Irregular supply triggers water crisis in parts of Bhopal
With the mercury rising, irregular supply and ground water levels dropping, residents in Bhopal say they are facing a water crisis.bhopal Updated: Mar 28, 2016 16:19 IST
With the mercury rising, irregular supply and ground water levels dropping, residents in Bhopal say they are facing a water crisis.
The water supply is not low, it is just that water is not being distributed in a proper manner, admits Rakesh Nigam, assistant engineer of Bhopal Municipal Corporation.
“Some neighbourhoods in the city get more water than they need whereas heavily populated neighbourhoods get a limited water supply,” he says.
Bairagarh and Idgah hills have a higher demand for water but the installed capacity in these neighbourhoods, is much less, he says.
After the Kolar Municipality was brought under Bhopal Municipal Corporation, many neighbourhoods in New Bhopal, especially colonies in Kolar Road and BHEL, are yet to get water supply connections.
The water table of the neighbourhoods has receded, leaving many tube-wells–which are the primary sources of drinking water– running dry, he says.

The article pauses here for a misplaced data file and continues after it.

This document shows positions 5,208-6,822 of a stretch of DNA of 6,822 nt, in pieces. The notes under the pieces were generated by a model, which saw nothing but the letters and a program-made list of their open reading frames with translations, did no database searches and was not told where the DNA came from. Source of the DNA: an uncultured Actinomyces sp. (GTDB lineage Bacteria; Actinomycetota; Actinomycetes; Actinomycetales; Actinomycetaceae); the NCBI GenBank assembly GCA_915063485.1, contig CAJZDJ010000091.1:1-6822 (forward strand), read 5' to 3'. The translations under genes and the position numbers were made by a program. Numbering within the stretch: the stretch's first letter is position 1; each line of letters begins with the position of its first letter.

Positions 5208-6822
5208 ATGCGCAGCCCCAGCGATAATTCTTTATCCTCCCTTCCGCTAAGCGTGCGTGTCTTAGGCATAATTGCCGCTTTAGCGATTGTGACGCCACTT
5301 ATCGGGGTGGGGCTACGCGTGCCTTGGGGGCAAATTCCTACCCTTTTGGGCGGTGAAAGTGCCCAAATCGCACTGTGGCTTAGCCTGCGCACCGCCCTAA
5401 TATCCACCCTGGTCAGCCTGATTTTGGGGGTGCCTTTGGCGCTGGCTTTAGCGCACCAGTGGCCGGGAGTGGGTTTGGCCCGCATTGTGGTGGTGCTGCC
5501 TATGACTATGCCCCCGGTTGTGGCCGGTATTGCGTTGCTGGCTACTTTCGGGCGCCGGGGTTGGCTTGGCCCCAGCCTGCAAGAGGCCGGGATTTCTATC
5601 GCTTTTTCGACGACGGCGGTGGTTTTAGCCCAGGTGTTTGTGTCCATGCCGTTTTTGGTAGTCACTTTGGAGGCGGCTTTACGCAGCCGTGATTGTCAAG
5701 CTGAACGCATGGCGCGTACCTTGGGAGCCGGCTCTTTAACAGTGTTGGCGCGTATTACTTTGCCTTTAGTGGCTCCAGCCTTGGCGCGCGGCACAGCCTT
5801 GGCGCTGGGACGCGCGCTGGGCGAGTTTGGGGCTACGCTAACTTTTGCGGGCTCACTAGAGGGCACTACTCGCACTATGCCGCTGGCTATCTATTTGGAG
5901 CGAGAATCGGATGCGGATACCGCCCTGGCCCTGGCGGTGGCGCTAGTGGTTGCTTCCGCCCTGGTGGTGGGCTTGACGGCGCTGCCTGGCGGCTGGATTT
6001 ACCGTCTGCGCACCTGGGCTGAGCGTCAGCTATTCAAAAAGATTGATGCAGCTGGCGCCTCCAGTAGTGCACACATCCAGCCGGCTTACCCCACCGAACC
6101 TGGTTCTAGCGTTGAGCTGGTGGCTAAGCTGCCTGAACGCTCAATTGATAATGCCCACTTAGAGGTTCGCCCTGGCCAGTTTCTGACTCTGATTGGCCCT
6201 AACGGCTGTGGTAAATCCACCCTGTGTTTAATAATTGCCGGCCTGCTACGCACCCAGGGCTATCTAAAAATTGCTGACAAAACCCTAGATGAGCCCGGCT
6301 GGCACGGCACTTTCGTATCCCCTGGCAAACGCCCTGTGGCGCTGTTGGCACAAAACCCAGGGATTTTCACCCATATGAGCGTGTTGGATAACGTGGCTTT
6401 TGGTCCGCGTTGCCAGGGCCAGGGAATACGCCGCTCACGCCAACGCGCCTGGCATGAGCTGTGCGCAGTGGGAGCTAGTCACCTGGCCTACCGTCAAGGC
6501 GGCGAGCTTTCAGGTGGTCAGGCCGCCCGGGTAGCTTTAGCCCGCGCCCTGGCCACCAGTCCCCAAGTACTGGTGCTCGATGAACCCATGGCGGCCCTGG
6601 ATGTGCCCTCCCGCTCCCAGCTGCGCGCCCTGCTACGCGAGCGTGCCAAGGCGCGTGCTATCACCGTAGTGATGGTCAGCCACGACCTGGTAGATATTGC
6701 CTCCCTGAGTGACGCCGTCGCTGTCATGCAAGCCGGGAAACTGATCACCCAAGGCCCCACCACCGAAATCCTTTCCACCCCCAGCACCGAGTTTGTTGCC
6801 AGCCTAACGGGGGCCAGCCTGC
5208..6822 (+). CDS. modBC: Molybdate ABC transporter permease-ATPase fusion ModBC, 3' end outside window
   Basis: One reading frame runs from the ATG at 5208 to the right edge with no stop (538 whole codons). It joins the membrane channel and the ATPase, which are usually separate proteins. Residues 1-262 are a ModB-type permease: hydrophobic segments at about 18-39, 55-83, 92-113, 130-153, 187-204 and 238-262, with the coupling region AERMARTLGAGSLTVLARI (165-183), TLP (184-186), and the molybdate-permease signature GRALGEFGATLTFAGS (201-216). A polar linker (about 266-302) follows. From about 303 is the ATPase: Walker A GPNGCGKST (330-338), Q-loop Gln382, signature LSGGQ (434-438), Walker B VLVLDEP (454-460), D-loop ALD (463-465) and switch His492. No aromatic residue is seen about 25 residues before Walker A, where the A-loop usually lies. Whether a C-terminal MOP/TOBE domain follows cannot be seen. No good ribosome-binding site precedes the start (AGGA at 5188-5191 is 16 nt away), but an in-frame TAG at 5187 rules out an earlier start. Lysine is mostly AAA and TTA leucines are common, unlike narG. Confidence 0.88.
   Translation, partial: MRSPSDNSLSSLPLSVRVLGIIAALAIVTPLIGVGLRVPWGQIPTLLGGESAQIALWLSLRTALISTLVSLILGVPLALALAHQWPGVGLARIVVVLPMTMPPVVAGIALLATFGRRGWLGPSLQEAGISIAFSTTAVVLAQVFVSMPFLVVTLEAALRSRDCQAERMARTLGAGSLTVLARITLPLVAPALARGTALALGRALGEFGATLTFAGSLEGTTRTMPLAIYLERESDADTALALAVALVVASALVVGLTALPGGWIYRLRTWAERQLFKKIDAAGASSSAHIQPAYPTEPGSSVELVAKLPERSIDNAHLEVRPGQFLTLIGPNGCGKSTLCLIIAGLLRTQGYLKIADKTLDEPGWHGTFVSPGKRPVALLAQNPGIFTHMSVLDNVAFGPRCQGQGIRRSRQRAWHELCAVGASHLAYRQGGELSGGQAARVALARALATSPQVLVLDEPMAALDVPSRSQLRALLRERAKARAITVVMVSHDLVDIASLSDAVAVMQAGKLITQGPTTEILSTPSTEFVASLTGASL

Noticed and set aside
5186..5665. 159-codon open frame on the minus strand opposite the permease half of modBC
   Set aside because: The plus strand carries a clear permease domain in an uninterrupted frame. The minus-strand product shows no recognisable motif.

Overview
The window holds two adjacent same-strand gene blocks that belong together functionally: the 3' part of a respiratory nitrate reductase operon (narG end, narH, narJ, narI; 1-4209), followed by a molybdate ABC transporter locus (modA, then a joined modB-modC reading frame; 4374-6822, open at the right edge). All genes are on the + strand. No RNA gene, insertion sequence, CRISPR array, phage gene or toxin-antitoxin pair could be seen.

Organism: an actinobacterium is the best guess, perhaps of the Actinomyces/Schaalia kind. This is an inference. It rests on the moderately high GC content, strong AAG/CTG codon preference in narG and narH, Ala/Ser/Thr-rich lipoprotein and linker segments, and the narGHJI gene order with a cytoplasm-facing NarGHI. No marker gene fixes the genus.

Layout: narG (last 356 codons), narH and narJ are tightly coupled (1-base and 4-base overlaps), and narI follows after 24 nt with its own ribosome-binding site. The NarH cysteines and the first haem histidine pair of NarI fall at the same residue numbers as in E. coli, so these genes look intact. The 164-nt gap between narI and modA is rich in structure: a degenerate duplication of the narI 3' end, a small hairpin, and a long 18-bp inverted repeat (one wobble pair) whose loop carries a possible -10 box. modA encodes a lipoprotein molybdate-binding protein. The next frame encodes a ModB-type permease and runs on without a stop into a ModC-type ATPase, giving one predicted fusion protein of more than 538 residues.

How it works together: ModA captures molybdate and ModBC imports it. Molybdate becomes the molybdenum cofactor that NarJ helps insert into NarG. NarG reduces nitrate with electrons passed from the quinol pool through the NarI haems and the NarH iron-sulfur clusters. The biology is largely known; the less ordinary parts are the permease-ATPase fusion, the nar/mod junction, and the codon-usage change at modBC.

A large number of people who purchased houses on Kolar Road are either hiring water tankers every day at exorbitant rates or are being forced to shift to different neighbourhoods, residents say.
“Shortage of water has forced us to shift back to our old house near Peeragte as we cannot afford water tankers,” says Muskaan Surana, a resident of Kolar.
Some city neighbourhoods have water connections but no water, says Shahawar Mansoori, corporator of ward No19.
““The worst affected are neighbourhoods in the old city, where only supply 25% of water is supplied through pipelines,” he says.
City neighbourhoods, including Chawani, Itwara, Aliganj, Old sabji Mandi, Khajuri gali, Belzarpura, Ashoka Garden, Gas colonies, Bhopal talkies, Old bus stand, Kazi Camp, Chola, Karond and Laxmi talkies are the worst hit by the water crisis.
Though the civic authorities have made alternative arrangements and tankers are being used to supply water in most city neighbourhoods, still residents do not get enough water, says Anil Sahu, a resident of Chola road.
“Municipal Corporation’s tanker comes once every two days, and a lot of chaos takes place every time people want to fill their buckets at the same time,” he says.
Residents say that the Municipal Corporation continues to collect taxes but does not supply even drinking water to them. They say they have been demanding that neighbourhoods be connected with Kolar water supply pipelines.